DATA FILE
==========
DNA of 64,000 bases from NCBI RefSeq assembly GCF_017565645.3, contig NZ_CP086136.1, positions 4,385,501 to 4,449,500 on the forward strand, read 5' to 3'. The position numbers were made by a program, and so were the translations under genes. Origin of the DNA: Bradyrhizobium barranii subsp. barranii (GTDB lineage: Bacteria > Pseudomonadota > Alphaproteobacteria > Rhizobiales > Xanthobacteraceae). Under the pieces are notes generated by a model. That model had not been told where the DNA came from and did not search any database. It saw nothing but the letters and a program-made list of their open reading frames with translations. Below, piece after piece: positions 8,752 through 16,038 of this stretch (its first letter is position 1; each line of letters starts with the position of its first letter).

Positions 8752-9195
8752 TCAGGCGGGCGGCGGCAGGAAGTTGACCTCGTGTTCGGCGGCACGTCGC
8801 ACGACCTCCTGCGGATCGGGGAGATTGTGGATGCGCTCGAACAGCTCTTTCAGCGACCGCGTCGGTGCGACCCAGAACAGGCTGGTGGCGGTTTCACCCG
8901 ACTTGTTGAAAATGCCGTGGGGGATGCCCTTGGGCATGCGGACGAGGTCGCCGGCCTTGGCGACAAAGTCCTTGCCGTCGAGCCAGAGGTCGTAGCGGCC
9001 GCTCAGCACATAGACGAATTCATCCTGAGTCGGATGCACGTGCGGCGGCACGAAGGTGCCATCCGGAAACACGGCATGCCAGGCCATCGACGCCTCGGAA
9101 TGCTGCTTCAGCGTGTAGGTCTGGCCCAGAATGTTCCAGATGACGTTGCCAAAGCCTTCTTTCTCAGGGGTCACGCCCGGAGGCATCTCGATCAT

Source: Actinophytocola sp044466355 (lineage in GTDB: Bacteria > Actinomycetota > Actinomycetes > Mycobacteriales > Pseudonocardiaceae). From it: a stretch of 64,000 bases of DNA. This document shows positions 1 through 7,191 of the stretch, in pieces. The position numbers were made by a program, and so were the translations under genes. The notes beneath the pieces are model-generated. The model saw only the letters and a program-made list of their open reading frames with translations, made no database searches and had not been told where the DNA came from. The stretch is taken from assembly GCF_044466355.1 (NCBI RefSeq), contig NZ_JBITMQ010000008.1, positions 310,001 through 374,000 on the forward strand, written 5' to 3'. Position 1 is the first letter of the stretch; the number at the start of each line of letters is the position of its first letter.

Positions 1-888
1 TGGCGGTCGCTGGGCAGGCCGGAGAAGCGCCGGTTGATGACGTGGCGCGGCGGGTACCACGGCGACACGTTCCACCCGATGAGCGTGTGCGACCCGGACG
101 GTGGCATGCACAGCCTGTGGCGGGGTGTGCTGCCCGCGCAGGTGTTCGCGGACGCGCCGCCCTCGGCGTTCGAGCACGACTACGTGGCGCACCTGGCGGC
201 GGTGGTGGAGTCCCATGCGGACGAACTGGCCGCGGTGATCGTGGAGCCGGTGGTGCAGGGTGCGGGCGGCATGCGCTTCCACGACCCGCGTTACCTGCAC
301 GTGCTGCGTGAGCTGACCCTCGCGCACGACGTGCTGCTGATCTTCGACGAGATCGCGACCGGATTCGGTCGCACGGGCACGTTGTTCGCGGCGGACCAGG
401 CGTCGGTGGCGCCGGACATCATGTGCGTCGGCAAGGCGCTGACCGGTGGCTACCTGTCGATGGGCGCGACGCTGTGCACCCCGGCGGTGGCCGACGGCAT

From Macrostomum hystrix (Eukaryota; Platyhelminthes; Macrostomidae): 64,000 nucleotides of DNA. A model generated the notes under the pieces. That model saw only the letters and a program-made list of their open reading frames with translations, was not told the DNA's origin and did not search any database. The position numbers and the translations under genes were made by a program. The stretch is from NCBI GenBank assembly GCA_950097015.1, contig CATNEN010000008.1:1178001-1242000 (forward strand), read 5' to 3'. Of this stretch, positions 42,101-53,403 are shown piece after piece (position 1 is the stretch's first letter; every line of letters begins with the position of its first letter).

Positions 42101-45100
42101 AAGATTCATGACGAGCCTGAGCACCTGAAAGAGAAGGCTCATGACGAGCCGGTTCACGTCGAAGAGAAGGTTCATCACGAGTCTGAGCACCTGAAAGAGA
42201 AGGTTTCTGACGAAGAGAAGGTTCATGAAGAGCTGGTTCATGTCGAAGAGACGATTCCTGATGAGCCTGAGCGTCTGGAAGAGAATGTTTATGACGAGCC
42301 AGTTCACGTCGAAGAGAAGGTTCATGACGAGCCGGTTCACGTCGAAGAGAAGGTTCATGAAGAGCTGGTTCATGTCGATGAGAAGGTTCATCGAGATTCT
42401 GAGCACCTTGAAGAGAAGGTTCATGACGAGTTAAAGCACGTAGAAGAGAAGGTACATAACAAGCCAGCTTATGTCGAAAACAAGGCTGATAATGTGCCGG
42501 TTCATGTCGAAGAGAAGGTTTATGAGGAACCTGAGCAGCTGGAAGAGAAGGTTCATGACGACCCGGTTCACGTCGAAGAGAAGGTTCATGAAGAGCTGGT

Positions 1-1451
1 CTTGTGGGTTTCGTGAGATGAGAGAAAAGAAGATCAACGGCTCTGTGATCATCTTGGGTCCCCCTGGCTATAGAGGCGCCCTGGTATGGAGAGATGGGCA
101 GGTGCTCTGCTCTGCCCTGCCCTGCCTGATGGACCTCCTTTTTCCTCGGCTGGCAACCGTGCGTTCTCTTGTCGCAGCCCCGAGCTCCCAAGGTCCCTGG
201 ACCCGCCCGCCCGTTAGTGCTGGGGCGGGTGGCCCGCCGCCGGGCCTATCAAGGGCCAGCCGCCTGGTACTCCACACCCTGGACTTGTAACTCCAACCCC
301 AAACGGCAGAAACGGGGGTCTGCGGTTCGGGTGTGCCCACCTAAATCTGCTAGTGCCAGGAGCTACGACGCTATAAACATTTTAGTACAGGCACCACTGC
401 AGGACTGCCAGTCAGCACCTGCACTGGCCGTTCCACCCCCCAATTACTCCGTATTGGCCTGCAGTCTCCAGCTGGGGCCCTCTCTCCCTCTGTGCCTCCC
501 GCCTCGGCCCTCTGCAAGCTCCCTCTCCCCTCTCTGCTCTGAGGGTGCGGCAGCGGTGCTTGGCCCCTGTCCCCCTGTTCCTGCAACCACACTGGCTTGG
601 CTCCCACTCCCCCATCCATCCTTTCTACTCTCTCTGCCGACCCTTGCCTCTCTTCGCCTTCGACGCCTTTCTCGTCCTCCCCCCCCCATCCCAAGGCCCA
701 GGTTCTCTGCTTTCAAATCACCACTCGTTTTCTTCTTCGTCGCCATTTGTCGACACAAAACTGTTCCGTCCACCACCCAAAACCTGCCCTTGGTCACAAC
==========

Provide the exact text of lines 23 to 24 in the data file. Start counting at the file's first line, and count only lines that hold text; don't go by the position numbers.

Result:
1 CTTGTGGGTTTCGTGAGATGAGAGAAAAGAAGATCAACGGCTCTGTGATCATCTTGGGTCCCCCTGGCTATAGAGGCGCCCTGGTATGGAGAGATGGGCA
101 GGTGCTCTGCTCTGCCCTGCCCTGCCTGATGGACCTCCTTTTTCCTCGGCTGGCAACCGTGCGTTCTCTTGTCGCAGCCCCGAGCTCCCAAGGTCCCTGG